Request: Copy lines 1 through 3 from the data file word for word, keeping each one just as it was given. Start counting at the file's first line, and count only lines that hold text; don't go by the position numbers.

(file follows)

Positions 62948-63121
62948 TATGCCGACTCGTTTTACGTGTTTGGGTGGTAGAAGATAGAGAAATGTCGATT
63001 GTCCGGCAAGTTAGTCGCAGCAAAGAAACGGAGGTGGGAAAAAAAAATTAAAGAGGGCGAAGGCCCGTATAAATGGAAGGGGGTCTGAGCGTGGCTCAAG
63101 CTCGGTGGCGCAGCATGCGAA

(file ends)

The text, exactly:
Positions 62948-63121
62948 TATGCCGACTCGTTTTACGTGTTTGGGTGGTAGAAGATAGAGAAATGTCGATT
63001 GTCCGGCAAGTTAGTCGCAGCAAAGAAACGGAGGTGGGAAAAAAAAATTAAAGAGGGCGAAGGCCCGTATAAATGGAAGGGGGTCTGAGCGTGGCTCAAG